God made a farmer

February 9, 2013

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Poultry Products Rarely Tested for Contamination, Cause 1.5 Million Illnesses a Year


Nearly half the chicken products marketed by national brands and sold in supermarkets are contaminated with feces, according to laboratory test results of chicken samples from 15 grocery store chains in 10 major U.S. cities. The testing was conducted by an independent analytical testing laboratory at the request of the nonprofit Physicians Committee for Responsible Medicine.

PCRM investigated chickens from Perdue, Pilgrim’s, and Sanderson Farms, as well as 22 other popular brands. Testing revealed that 48 percent of the chicken samples tested positive for fecal contamination, indicated by the presence of coliform bacteria commonly found in chicken dung. The bacterial species E. coli is a type of coliform bacteria and a specific indicator used by slaughter and processing plants to check for fecal contamination of food products and water.

Chicken samples from every city and every grocery store chain tested positive. In Dallas, 100 percent of the chicken bought at the Kroger’s store tested positive for fecal matter. In Washington, D.C., 83 percent of the chicken bought at a Giant store and 67 percent of the chicken bought at a Safeway tested positive. Samples were also tested in Charleston, S.C., Milwaukee, Phoenix, Chicago, Denver, Houston, Miami, and San Diego.

“One in every two supermarket chickens is contaminated with feces,” says PCRM president Neal Barnard, M.D. “Meat packers can’t avoid contaminating poultry products during production, and consumers are cooking and eating chicken feces in about half the cases.”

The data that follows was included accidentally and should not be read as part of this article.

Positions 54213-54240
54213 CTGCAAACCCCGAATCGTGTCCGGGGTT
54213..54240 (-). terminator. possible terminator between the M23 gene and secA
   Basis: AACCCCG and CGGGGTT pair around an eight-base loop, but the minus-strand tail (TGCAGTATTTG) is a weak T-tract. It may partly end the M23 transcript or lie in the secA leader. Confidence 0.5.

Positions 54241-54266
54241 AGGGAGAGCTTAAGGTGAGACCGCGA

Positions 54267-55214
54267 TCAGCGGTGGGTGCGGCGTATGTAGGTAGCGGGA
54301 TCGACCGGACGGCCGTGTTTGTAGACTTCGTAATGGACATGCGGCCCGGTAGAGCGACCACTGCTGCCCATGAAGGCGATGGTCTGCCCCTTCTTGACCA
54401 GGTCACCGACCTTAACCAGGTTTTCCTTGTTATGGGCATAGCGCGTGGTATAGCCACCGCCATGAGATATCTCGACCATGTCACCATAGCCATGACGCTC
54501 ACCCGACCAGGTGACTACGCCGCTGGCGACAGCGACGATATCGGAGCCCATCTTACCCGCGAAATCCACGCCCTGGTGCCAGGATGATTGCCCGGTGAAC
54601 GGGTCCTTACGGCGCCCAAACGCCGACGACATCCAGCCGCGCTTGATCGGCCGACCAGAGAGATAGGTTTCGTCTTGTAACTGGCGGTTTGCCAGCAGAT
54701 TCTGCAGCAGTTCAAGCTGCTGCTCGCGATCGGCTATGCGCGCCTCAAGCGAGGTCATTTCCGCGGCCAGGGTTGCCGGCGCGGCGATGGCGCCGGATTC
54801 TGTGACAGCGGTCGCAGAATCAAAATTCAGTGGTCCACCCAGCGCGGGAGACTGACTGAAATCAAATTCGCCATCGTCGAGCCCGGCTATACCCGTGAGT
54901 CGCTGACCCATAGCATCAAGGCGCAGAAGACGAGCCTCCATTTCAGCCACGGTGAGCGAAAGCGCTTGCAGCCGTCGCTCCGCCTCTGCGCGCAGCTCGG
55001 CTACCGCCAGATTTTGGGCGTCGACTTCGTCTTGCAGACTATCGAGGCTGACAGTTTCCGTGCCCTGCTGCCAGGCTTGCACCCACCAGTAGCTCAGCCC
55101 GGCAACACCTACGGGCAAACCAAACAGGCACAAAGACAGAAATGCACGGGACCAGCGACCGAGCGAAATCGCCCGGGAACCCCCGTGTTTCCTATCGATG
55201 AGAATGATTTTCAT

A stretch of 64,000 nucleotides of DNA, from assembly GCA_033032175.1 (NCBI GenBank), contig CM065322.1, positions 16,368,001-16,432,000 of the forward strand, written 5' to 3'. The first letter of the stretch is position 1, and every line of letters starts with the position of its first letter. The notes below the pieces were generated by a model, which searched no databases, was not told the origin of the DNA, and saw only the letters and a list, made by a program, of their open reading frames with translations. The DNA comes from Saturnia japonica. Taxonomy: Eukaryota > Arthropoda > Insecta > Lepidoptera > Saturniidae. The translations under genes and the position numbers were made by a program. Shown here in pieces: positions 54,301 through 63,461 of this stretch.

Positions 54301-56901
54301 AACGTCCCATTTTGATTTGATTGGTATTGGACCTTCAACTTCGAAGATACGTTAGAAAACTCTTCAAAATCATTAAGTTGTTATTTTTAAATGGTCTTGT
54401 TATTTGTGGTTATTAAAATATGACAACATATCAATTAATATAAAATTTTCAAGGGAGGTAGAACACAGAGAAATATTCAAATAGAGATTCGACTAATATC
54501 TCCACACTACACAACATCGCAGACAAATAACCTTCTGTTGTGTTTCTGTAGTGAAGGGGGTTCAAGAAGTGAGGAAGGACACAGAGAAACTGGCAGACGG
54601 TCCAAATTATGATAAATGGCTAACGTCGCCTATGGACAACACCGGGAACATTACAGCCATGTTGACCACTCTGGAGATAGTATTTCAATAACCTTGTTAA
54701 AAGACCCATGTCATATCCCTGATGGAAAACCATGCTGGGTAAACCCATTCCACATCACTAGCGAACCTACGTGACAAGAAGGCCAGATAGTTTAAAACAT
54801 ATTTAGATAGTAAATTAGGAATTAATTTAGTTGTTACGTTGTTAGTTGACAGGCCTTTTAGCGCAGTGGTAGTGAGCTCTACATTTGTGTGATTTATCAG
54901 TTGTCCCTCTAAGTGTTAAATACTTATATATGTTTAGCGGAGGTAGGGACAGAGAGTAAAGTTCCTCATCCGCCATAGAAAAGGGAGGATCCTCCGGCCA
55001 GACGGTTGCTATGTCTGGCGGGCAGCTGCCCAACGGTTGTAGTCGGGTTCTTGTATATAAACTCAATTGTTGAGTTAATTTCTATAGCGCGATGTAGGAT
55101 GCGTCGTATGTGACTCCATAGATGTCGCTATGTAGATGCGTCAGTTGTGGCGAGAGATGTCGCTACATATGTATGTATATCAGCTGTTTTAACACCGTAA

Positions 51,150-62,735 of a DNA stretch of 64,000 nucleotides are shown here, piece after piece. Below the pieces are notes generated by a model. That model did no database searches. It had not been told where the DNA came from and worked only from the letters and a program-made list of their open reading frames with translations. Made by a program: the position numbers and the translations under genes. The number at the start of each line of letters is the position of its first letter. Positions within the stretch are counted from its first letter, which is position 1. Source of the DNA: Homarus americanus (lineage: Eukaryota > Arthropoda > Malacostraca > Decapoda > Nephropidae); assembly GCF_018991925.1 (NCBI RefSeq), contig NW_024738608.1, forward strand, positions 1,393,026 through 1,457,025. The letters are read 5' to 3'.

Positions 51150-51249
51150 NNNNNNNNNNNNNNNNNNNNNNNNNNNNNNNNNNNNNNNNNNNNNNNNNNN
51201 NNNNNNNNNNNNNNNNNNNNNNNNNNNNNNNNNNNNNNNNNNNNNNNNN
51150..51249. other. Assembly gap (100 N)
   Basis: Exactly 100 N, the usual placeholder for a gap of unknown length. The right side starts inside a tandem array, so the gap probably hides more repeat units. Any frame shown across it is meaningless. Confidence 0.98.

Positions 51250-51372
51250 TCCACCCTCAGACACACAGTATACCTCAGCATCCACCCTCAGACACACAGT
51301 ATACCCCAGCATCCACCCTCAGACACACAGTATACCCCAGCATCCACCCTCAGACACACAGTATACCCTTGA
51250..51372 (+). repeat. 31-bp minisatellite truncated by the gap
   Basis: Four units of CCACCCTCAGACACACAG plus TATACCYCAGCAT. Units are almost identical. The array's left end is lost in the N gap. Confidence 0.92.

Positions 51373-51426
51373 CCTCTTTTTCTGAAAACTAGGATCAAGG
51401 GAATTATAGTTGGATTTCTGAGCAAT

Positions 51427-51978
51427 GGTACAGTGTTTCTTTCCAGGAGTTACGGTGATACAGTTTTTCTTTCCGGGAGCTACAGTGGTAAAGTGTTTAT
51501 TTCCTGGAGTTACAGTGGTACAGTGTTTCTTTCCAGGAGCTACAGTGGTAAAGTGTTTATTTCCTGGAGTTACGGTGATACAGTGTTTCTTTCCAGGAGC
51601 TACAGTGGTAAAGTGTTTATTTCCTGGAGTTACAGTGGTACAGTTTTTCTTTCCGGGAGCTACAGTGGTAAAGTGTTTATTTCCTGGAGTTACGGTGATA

Skinless chicken breast was particularly likely to have fecal traces, and both “organically produced” and “conventional” products were frequently contaminated.

The U.S. Department of Agriculture is now considering privatizing poultry inspection. The proposal would reduce the time poultry workers have to inspect each carcass for feces and could result in more contaminated chicken products reaching supermarket shelves.

The results of independent lab tests were as follows:

Fecal Contamination of Chicken Products in 10 U.S. Cities
City Grocery Store Chicken Products with Fecal Contamination
Charleston, S.C.
Harris Teeter
33%
Publix
33%
Chicago, Ill.
Dominick’s
33%
Jewel-Osco
67%
Dallas, Texas Albertsons
33%
Kroger
100%
Denver, Colo.
Albertsons
50%
Safeway
67%
Houston, Texas
H-E-B
17%
Randalls
17%
Miami, Fla.
Publix
50%
Winn-Dixie
83%
Milwaukee, Wis.
Pic ‘n Save
17%
Piggly Wiggly
50%
Phoenix, Ariz.
Fry’s
50%
Safeway*
0%
San Diego, Calif.
Albertsons
17%
Ralphs
83%
Washington, D.C.
Giant
83%
Safeway
67%
* Indicates a store where retesting was performed; retesting found that 60 percent of the samples were positive for fecal contamination.

A 2009 USDA study found that 87 percent of chicken carcasses tested positive for E. coli after chilling and just prior to packaging. Every year, contaminated poultry products cause approximately 1.5 million illnesses, 12,000 hospitalizations, and 180 deaths. However, most people eating cooked chicken feces have no symptoms and are unaware of what they have ingested.